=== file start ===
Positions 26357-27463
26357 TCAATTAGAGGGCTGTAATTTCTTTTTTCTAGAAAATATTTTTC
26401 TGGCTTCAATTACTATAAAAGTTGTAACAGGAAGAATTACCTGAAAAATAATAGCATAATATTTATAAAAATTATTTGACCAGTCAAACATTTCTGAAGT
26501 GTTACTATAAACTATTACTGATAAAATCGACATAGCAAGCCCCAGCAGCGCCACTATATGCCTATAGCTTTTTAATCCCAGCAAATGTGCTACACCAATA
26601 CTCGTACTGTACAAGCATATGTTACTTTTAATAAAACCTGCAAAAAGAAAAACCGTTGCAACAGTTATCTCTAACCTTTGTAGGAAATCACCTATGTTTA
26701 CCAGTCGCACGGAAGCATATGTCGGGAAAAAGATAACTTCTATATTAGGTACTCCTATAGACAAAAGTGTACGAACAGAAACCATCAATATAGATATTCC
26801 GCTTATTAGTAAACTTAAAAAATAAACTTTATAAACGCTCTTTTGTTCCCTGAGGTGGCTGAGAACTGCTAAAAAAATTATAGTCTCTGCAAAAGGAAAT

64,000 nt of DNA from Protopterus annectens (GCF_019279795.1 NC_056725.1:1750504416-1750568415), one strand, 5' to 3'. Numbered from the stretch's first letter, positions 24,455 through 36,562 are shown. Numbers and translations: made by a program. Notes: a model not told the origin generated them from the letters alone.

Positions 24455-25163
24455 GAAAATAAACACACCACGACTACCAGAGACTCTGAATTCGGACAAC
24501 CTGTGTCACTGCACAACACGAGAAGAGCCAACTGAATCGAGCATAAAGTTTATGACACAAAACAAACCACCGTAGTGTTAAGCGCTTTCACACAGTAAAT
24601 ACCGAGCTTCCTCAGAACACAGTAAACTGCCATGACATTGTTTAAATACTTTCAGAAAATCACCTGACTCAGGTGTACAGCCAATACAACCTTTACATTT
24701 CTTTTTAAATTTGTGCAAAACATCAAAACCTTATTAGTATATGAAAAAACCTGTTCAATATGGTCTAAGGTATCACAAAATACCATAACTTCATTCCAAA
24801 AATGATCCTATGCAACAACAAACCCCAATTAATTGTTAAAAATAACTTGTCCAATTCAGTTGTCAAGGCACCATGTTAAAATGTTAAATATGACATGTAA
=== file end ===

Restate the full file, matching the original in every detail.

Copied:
Positions 26357-27463
26357 TCAATTAGAGGGCTGTAATTTCTTTTTTCTAGAAAATATTTTTC
26401 TGGCTTCAATTACTATAAAAGTTGTAACAGGAAGAATTACCTGAAAAATAATAGCATAATATTTATAAAAATTATTTGACCAGTCAAACATTTCTGAAGT
26501 GTTACTATAAACTATTACTGATAAAATCGACATAGCAAGCCCCAGCAGCGCCACTATATGCCTATAGCTTTTTAATCCCAGCAAATGTGCTACACCAATA
26601 CTCGTACTGTACAAGCATATGTTACTTTTAATAAAACCTGCAAAAAGAAAAACCGTTGCAACAGTTATCTCTAACCTTTGTAGGAAATCACCTATGTTTA
26701 CCAGTCGCACGGAAGCATATGTCGGGAAAAAGATAACTTCTATATTAGGTACTCCTATAGACAAAAGTGTACGAACAGAAACCATCAATATAGATATTCC
26801 GCTTATTAGTAAACTTAAAAAATAAACTTTATAAACGCTCTTTTGTTCCCTGAGGTGGCTGAGAACTGCTAAAAAAATTATAGTCTCTGCAAAAGGAAAT

64,000 nt of DNA from Protopterus annectens (GCF_019279795.1 NC_056725.1:1750504416-1750568415), one strand, 5' to 3'. Numbered from the stretch's first letter, positions 24,455 through 36,562 are shown. Numbers and translations: made by a program. Notes: a model not told the origin generated them from the letters alone.

Positions 24455-25163
24455 GAAAATAAACACACCACGACTACCAGAGACTCTGAATTCGGACAAC
24501 CTGTGTCACTGCACAACACGAGAAGAGCCAACTGAATCGAGCATAAAGTTTATGACACAAAACAAACCACCGTAGTGTTAAGCGCTTTCACACAGTAAAT
24601 ACCGAGCTTCCTCAGAACACAGTAAACTGCCATGACATTGTTTAAATACTTTCAGAAAATCACCTGACTCAGGTGTACAGCCAATACAACCTTTACATTT
24701 CTTTTTAAATTTGTGCAAAACATCAAAACCTTATTAGTATATGAAAAAACCTGTTCAATATGGTCTAAGGTATCACAAAATACCATAACTTCATTCCAAA
24801 AATGATCCTATGCAACAACAAACCCCAATTAATTGTTAAAAATAACTTGTCCAATTCAGTTGTCAAGGCACCATGTTAAAATGTTAAATATGACATGTAA